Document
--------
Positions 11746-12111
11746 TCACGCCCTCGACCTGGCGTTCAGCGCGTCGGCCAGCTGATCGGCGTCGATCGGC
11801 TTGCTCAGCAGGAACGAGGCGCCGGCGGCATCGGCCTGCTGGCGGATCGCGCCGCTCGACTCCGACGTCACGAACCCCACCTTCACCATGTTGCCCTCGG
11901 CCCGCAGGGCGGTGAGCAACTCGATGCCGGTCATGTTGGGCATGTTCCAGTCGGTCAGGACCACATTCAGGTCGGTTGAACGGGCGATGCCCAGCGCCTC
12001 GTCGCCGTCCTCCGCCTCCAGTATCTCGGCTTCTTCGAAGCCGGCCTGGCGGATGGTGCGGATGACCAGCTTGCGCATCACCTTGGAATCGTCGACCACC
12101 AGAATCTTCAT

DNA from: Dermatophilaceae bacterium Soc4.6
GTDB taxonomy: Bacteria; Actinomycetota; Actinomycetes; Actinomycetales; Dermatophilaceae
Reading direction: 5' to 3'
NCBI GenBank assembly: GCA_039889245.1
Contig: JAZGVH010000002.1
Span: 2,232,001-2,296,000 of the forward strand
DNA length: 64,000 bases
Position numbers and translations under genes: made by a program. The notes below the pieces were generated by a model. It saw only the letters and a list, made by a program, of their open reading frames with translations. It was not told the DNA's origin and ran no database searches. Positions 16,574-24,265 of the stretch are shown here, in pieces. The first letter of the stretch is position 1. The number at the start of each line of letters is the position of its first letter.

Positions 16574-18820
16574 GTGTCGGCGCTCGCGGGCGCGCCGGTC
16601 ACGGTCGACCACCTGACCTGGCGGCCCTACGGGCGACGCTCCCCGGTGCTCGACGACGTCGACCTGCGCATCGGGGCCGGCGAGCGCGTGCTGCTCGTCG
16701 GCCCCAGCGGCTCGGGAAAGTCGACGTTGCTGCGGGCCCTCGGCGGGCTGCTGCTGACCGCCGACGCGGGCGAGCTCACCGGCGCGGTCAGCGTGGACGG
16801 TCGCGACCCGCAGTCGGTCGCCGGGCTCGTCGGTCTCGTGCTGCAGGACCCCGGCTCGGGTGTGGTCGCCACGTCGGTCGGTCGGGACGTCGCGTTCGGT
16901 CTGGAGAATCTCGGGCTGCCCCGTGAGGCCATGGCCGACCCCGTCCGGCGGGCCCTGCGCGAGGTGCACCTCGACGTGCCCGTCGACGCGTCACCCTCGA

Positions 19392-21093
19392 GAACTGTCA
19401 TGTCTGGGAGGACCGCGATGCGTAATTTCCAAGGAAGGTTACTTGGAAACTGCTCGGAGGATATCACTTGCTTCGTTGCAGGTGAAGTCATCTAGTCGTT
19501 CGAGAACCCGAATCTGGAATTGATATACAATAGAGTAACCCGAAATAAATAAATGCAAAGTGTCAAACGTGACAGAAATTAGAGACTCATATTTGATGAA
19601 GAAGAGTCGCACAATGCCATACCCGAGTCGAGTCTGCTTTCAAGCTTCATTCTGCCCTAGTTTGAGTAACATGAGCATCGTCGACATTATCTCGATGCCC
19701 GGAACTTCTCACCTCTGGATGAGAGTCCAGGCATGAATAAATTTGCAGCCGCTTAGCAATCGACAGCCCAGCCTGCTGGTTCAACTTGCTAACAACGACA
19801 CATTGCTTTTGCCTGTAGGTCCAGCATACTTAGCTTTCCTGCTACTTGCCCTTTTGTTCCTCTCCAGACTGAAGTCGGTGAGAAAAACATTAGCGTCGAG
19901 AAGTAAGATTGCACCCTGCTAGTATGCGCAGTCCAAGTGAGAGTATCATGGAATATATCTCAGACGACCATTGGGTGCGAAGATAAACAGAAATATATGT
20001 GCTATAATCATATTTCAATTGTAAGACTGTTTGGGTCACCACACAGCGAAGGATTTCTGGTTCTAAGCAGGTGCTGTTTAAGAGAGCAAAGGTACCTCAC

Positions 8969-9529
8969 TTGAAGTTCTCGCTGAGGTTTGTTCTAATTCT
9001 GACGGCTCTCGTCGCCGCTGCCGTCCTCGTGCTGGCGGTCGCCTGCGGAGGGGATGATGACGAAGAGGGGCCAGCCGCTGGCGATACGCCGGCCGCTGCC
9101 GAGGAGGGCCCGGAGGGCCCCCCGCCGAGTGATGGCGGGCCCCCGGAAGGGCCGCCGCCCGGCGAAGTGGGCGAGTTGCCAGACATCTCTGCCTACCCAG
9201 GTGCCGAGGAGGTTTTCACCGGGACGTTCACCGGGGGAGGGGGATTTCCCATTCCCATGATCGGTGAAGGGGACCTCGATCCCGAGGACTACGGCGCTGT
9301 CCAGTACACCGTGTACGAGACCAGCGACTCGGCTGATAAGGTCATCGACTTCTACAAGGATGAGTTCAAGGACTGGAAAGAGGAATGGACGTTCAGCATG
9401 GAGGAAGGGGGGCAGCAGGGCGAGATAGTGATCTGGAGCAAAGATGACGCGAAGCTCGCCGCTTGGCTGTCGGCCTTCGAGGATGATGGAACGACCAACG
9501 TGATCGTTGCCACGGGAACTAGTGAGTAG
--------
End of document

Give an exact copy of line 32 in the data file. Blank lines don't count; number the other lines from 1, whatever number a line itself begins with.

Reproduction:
9001 GACGGCTCTCGTCGCCGCTGCCGTCCTCGTGCTGGCGGTCGCCTGCGGAGGGGATGATGACGAAGAGGGGCCAGCCGCTGGCGATACGCCGGCCGCTGCC